“It’s gonna pretty much be a new building when we’re done with it,” HamCon Builders president, David Hammonds says.
From the walls, to the windows and everything in between, OnTrack’s crisis housing is in the thick of a total transformation.
“We’re taking all this old paneling off, all the old floor covering, taking the doors out, the kitchens are going back new cabinets, new counter tops, new floor covering, new paint,” Hammonds says.
“New roof, new appliances, new furniture, new floors, they’re gonna be top notch,” OnTrack’s board president, Jim Maize adds.
The renovations come on the heels of a DHS inspection that found widespread health and safety concerns within OnTrack facilities. OnTrack’s board president says they’re taking swift action to correct those problems, and are now looking ahead.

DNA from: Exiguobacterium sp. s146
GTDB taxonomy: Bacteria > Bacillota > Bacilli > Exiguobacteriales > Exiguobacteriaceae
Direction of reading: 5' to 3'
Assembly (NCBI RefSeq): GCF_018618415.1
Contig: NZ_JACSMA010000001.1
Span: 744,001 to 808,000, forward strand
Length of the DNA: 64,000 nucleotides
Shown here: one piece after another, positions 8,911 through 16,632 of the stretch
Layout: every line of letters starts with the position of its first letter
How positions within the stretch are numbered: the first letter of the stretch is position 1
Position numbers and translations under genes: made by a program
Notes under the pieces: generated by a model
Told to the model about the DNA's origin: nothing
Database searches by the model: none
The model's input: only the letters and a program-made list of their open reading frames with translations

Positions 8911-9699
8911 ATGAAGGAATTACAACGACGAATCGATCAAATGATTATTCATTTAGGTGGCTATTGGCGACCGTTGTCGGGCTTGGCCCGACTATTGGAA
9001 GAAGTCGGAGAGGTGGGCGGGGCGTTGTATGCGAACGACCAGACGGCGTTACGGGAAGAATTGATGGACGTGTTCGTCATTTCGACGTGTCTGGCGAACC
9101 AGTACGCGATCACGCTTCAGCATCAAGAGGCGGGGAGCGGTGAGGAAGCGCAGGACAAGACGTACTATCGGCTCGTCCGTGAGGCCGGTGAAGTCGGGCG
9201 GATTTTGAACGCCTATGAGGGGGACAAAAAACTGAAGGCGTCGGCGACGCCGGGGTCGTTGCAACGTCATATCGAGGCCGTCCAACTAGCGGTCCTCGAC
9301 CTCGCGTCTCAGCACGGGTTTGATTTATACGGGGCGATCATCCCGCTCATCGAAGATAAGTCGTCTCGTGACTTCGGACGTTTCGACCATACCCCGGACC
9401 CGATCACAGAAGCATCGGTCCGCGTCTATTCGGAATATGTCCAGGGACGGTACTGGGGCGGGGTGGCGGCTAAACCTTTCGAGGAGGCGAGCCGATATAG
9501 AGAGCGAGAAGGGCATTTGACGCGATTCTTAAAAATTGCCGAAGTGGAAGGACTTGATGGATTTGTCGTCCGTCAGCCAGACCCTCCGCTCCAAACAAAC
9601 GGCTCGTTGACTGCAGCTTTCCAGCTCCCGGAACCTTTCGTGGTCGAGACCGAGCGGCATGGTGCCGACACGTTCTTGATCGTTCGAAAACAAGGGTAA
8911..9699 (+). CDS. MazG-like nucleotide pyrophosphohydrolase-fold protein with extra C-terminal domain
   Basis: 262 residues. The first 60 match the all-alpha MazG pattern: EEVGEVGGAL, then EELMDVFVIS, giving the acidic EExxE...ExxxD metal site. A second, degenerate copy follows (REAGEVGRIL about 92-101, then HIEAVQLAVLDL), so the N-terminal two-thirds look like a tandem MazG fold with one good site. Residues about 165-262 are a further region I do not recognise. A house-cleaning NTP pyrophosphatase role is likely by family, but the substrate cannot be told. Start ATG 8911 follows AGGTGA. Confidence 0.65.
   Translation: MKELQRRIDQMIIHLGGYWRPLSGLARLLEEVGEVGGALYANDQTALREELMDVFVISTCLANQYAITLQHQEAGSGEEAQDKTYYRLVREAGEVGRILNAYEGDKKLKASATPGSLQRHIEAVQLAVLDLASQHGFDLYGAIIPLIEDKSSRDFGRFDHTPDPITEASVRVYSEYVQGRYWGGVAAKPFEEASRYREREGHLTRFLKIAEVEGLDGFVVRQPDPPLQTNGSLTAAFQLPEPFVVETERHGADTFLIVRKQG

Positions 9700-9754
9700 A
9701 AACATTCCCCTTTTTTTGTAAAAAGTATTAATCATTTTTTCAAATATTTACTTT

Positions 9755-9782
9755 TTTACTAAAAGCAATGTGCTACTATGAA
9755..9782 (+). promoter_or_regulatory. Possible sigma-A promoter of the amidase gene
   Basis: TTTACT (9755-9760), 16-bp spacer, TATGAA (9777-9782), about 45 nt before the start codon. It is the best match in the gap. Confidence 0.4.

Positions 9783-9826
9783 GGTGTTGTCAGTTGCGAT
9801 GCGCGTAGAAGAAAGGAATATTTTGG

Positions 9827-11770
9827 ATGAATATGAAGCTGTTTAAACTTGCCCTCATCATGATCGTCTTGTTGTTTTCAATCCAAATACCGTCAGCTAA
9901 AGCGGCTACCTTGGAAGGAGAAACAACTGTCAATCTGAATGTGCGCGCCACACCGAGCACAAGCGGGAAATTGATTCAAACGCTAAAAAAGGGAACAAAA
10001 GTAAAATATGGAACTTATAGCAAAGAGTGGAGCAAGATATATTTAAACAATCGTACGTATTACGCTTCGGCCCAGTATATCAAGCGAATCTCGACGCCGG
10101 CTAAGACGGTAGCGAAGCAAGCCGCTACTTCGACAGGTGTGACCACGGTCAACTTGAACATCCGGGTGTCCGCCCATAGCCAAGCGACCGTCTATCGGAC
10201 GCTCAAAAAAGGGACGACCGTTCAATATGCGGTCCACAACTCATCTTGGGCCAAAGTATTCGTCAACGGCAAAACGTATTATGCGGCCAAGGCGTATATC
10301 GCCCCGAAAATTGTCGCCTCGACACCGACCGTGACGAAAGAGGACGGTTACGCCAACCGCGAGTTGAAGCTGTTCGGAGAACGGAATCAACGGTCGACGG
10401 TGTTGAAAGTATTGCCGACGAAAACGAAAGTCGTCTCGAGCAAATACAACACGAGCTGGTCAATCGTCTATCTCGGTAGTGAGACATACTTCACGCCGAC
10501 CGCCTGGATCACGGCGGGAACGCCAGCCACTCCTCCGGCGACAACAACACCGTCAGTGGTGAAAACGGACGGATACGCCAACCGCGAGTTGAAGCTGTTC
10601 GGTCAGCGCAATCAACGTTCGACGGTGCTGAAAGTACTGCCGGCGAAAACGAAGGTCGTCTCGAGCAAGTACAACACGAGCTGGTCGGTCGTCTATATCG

“We’re trying to focus on the future,” Maize says.
A future the contracting company is happy to be part of.
“Brought our costs down, and donated what we could because we believe in the program,” Hammonds says, “I know there’s been controversy but they’ve really helped a lot of people, from our standpoint we just listen to the clients every once in awhile and a lot of them if they didn’t have this they wouldn’t have anything.”
Clients affected by the remodel are in temporary housing, but the board president says their treatment continues.
“They are still being treated by OnTrack,” Maize says, “that’s still a part of our contract, our service and we’re anticipating in like I said 6 to 9 weeks these homes will be available and ready for them to move back into.”
Crews are currently working on facilities on 11th, 12th, and King streets. The project is being paid for by OnTrack’s maintenance reserves. They’re also receiving donations by Lowe’s and HamCon Builders.
“Our store manager believes in giving back to the community, because they give to us,” Julie Inglis of Lowe’s Home Improvement says, “we wouldn’t be there without them.”